This Week in Sociological Perspective
(Audio) Economists talk money. Politicians talk government. On This Week in Sociological Perspective we talk money, politics, and everything else that makes the world go ‘round, offering insight on society, public affairs, and news of the week. Guest authors join your host, UC-Berkeley Professor Samuel Roundfield Lucas, to transcend the headlines through fascinating research in sociology.

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September 2020
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Syndication

This week we discuss a revealing escalation in political conflict in the United States. And, I recently spoke with Professor Yader Lanuza of the University of California-Santa Barbara about his recent paper titled “Giving (Money) Back To Parents: Racial/Ethnic and Immigrant-Native Variation in Monetary Exchanges During the Transition to Adulthood.” The paper is to be published in Sociological Forum, and is sole-authored.

Segment 1 -- Yader Lanuza on “Giving (Money) Back To Parents: Racial/Ethnic and Immigrant-Native Variation in Monetary Exchanges During the Transition to Adulthood”

Segment 2 -- An escalating political conflict reveals raw power to be the only operating principle of some U.S. officials

Direct download: TWiSP2020m09d24audio.mp3
Category:Public Affairs -- posted at: 12:22am PDT
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This week we discuss an interesting act of altruism. And, I recently spoke with Chris Smith, Assistant Professor of Sociology of the University of Toronto, about her recent paper titled “Exogenous Shocks, the Criminal Elite, and Increasing Gender Inequality in Chicago Organized Crime.” The paper is to be published in the American Sociological Review, and is sole-authored.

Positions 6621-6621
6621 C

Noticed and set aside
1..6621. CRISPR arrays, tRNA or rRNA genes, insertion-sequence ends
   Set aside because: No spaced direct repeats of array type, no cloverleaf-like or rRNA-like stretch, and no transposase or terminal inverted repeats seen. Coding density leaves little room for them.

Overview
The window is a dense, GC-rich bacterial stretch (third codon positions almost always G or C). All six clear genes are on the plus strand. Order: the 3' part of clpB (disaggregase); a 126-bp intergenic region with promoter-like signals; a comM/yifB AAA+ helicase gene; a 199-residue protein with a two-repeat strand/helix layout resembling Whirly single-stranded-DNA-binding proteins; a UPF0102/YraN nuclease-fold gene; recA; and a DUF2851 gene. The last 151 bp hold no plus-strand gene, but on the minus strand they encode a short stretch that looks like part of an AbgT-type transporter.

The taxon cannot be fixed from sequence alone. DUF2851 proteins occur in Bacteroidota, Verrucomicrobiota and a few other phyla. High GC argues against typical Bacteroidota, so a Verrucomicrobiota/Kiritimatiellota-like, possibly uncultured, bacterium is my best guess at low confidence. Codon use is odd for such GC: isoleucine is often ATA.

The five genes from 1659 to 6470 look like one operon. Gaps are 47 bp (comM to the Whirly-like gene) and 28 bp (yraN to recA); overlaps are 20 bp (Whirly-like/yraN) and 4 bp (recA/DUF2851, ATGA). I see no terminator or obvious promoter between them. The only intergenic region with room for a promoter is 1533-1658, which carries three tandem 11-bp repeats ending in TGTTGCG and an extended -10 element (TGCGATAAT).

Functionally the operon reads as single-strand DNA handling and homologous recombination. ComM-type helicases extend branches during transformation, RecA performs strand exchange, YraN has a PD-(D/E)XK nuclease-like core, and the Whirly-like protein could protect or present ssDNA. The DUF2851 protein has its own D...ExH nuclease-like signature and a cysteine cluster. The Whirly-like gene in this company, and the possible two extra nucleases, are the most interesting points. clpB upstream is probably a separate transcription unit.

Segment 1 – Chris Smith on “Exogenous Shocks, the Criminal Elite, and Increasing Gender Inequality in Chicago Organized Crime.”

Segment 2 – Unexplained Altruism between Nations and Peoples.

Direct download: TWiSP2020m09d17audio.mp3
Category:Public Affairs -- posted at: 2:00am PDT
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This week we discuss the protests in Portland, Oregon. And, I recently spoke with Eiko Strader, Assistant Professor of Public Policy & Women’s, Gender, and Sexuality Studies at George Washington University, about her recent paper titled “Will You Die for Your Country? Workplace Death in an Era of Mass Incarceration.” The paper is to be published in Sociological Forum, and is co-authored by Miranda Hines.

Segment 1 -- Eiko Strader on “Will You Die for Your Country? Workplace Death in an Era of Mass Incarceration.”

Segment 2 -- Challenges and possibilities of expanding the cultural toolkit of protestors in the shadow of the Portland protests.

Direct download: TWiSP2020m09Thu10audio.mp3
Category:Public Affairs -- posted at: 1:46am PDT
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This week I spoke with Professor Donald Tomaskovic-Devey of the University of Massachusetts, Amherst, about the situation of labor as we approach the Labor day holiday. And, I recently spoke with Cindy Cain, Assistant Professor of Sociology at the University of Alabama-Birmingham, about her recent paper titled “Quelling moral panics? The case of physician aid in dying in California”. The paper is scheduled to be published in Poetics and is sole-authored.

Segment 1 -- Cindy Cain on “Quelling moral panics? The case of physician aid in dying in California”

Segment 2 -- Donald Tomaskovic-Devey on conditions of work, the state of workers, and prospects for change this Labor day.

Direct download: TWiSP2020m09Thu03Audio.mp3
Category:Public Affairs -- posted at: 2:11am PDT
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